David Shields quotes John D’Agata and Deborah Tall, “The Lyric Essay” (Seneca Review) in his wonderful book, Reality Hunger:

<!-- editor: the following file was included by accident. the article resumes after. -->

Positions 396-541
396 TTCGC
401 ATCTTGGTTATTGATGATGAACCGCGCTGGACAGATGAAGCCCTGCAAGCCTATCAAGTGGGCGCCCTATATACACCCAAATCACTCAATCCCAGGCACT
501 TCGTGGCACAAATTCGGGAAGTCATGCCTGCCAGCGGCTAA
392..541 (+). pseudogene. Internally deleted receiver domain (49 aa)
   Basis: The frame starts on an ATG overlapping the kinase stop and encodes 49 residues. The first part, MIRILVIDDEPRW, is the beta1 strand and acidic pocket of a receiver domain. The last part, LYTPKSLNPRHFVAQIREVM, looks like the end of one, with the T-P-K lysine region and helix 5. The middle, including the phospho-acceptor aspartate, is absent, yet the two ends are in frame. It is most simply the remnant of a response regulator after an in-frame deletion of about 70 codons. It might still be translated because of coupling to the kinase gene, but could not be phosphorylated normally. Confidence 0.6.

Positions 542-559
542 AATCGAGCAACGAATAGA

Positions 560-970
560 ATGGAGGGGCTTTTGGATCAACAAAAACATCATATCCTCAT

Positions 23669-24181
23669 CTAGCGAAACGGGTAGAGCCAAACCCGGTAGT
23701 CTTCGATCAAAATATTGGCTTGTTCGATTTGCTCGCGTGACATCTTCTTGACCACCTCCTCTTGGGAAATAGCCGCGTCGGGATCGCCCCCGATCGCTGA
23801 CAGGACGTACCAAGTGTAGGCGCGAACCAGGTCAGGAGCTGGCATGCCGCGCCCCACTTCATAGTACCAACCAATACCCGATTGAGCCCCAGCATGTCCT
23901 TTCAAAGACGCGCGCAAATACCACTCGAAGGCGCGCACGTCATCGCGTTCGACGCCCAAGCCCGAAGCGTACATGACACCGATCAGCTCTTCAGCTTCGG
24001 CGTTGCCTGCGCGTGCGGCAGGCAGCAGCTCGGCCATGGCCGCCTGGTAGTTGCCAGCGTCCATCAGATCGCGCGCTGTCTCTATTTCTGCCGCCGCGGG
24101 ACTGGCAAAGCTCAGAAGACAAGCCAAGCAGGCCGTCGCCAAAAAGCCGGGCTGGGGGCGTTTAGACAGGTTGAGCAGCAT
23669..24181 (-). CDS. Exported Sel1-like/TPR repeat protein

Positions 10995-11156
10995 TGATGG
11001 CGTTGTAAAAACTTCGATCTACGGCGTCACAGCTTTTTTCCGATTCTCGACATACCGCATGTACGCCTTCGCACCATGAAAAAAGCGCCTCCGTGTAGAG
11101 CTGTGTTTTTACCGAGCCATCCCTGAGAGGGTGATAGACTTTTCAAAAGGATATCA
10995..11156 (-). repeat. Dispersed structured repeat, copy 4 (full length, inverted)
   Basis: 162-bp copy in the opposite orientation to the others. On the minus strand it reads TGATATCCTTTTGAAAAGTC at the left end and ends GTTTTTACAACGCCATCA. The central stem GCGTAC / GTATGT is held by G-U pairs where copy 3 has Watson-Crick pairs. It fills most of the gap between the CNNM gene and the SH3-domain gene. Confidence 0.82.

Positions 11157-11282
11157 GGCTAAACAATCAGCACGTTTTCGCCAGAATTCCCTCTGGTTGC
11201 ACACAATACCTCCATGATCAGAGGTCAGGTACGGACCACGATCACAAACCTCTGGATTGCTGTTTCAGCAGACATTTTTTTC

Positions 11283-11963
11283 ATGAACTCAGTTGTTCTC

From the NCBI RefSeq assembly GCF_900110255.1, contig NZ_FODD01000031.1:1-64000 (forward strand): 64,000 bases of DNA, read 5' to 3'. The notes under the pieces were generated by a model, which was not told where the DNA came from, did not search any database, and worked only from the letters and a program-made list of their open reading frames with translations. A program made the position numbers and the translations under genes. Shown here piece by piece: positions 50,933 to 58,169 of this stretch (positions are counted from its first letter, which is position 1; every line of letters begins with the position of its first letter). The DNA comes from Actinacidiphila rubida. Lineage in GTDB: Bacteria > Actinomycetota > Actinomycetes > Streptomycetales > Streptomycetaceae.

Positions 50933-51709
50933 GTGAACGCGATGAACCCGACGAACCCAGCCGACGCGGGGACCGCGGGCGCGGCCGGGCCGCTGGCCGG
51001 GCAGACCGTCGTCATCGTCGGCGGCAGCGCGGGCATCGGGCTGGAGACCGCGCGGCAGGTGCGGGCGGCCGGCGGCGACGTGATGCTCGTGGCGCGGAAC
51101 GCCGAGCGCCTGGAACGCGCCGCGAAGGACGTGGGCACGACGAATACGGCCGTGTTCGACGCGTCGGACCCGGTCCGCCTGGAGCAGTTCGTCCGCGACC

The lyric essay doesn’t expound, is suggestive rather than exhaustive, depends on gaps, may merely mention. It might move by association, leaping from one path of thought to another by way of imagery or connotation, advancing by juxtaposition or sidewinding poetic logic. It often accretes by fragments, taking shape mosaically, its import visible only when one stands back and sees it whole. It partakes of the poem in its density and shapeliness, its distillation of ideas and musicality of language, and partakes of the essay in its weight, its overt desire to engage with facts, melding its allegiance to the actual with its passion for imaginative form. It gives primacy to artfulness over the conveying of information, forsaking narrative line, discursiveness, and the art of persuasion in favor of idiosyncratic meditation. Generally it’s short, concise, and punchy, like a prose poem. It may, though, meander, making use of other genres when they serve its purpose, sampling the techniques of fiction, drama, journalism, song, and film. The stories it tells may be no more than metaphors. Or, storyless, it may spiral in on itself, circling the core of a single image or idea, without climax, without a paraphrasable theme. It stalks its subject but isn’t content to merely explain or confess. Loyal to that original sense of “essay” as a test or a quest, an attempt at making sense, the lyric essay sets off on an uncharted course through interlocking webs of idea, circumstance, and language—a pursuit with no foreknown conclusion, an arrival that might still leave the writer questioning. While it’s ruminative, it leaves pieces of experience undigested and tacit, inviting the reader’s participatory interpretation. Its voice, spoken from a privacy that we overhear and enter, has the intimacy we’ve come to expect in the personal essay, yet in the lyric essay the voice is often more reticent, almost coy, aware of the compliment it pays the reader by dint of understatement. Perhaps we’re drawn to the lyric now because it seems less possible and rewarding to approach the world through the front door, through the myth of objectivity. Similitude often seems more revealing than verisimilitude. We turn to the writer to reconcoct meaning from the bombardments of experience: to shock, thrill, still the racket, and tether our attention.